Just as they highlighted the positive and ignored the negative aspects of an industrializing America, bird’s eye view maps presented an incomplete rendition of the changing urban landscape. Civic leaders commissioned artists to emphasize the good while softening or omitting the negative often found in the nation’s growing cities. The absence of strict representation in these views was a way to show the values and priorities of the expanding middle class as objectivity blurred into optimism for the future. The bird’s eye views drawn during this period show expanding cities, orderly harbors and depots, and as one historian quipped, “the sun was always shining.”

In reality, the industrial city of the second half of the 19th century was often quite gloomy as it reflected and shaped the transformation of the United States. While the rural population of the country doubled during this time, the number of urban dwellers increased sevenfold. Certainly cities had existed since the nation’s inception, but their very nature changed. The pre-industrial city was a walking city, with a mix of functions. Commercial and residential areas were interspersed. The most fashionable areas were in the center. Congestion was not undesirable. Since antiquity, crowded urban conditions meant safety. Walls guarded those inside and home fronts were only a few feet from the street to alert dwellers to intruders.

Cities changed during the second half of the 19th century, primarily to accommodate the large-scale factory production that occurred within them. Urban areas needed to provide housing, sanitation, and transportation to their increasing number of residents. Cities themselves expanded physically in an effort to accommodate this growth and change. Boston, for example, grew from a radius of a few miles with a population of 200,000 in 1850 to a 10-mile radius and a population of more than one million by 1900. The physical growth was achieved by filling in marshland and annexing neighboring locations. By 1873 Roxbury, Dorchester, Charleston, Brighton, and West Roxbury were within Boston’s city limits. The Back Bay and Fenway were filled in from land hauled in by trains 24 hours a day from areas west of the city. The 1879 bird’s eye view of Boston shows the congestion but displays the newly filled in Back Bay as a commercial and residential haven. Since it orients the city from the vantage point of the waterfront, the viewer’s eye is also drawn in the direction of the newly annexed Roxbury and Dorchester where ample land can meet the burgeoning city’s need to expand (figure 5).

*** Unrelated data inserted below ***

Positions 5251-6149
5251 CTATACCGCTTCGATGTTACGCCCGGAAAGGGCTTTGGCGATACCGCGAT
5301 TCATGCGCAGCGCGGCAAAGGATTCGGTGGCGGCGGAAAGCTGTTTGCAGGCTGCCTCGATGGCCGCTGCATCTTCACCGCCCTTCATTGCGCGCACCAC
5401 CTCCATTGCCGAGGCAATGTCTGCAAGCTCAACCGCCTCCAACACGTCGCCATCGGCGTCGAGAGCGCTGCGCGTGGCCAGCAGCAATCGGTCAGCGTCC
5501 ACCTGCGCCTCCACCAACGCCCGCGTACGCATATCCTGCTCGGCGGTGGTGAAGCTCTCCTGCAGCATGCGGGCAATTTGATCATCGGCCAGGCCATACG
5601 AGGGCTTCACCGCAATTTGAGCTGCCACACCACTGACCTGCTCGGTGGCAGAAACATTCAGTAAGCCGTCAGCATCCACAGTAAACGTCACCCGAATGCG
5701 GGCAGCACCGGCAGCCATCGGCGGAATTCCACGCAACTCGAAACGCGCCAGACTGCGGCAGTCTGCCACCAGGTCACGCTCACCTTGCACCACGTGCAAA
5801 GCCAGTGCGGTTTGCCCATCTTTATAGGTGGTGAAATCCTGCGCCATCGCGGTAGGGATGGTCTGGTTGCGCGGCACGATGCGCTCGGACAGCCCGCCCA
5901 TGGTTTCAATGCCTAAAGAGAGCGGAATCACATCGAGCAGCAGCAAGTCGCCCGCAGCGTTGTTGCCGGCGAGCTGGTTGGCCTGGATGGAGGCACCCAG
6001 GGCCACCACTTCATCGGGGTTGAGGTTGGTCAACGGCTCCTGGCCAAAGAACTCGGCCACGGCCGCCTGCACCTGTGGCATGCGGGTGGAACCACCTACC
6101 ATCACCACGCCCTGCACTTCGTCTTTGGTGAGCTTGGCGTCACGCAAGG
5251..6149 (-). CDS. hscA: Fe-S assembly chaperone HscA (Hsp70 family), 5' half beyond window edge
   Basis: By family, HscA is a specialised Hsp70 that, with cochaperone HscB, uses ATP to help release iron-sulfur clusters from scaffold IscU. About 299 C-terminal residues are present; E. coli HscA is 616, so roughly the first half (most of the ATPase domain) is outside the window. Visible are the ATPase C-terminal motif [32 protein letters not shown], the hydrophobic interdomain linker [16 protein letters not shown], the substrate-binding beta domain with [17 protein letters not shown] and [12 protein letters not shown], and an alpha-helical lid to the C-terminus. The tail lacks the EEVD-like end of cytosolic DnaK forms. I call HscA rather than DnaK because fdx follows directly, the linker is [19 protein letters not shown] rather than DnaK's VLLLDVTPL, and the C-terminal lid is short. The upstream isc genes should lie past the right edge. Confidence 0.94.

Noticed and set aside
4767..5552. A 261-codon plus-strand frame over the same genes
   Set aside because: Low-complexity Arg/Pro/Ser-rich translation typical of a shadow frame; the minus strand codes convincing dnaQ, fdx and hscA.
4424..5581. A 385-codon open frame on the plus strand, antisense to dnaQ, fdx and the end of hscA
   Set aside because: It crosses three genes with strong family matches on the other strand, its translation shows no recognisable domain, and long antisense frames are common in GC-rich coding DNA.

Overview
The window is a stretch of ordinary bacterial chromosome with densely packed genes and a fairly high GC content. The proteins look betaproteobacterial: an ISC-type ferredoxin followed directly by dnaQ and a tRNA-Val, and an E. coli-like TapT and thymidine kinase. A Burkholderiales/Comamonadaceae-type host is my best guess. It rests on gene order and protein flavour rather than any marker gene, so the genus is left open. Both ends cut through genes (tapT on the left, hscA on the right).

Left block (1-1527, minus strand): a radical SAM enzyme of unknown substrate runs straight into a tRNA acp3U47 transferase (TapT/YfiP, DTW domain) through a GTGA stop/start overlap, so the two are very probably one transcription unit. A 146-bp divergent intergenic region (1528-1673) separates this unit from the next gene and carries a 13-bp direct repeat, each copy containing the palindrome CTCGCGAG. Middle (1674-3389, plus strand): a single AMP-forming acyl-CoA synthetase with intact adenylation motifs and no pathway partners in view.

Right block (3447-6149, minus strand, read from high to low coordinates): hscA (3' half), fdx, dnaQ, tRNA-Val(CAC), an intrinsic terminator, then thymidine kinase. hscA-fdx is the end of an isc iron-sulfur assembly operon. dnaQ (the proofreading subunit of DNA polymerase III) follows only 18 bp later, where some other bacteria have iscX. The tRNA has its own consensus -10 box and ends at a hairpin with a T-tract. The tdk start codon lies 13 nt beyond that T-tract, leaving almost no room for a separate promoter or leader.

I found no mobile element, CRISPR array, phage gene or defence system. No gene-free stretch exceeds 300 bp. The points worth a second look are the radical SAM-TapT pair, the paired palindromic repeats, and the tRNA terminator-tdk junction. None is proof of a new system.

One joint component of the industrialization and urbanization of this period was the connection between home and work. The class dimension of this distinction was becoming more apparent. Factory workers and their families stayed in the increasingly congested central cities, to be close to manufacturing sites. Those who could afford to leave the city center did, leading to the advent of outlying areas and suburbs. Home came to represent privacy and an absence of work for those who could afford to leave the urban core. It was a sanctuary from the squalor of city life. The 1876 view of the Boston suburb of Dedham is a latter day Eden, emphasizing the bucolic and pastoral aspects of the town (figure 6).

Most workers resided in central, urban areas. For the older, pre-industrial cities of the northeast, this reality meant the burden of accommodating many changes without sufficient infrastructure. The result was overcrowding, filth, disease, and crime. City governments provided services with varying degrees of success but corruption often tainted even the best efforts. The political machines that flourished during this time were a necessary evil to administering the growing city. The bird’s eye view maps do not clearly identify the working class neighborhoods. Small buildings are often located near factories in many of these lithographs but they are not labeled as housing. They give no indication of crowded conditions as they were drawn simplistically.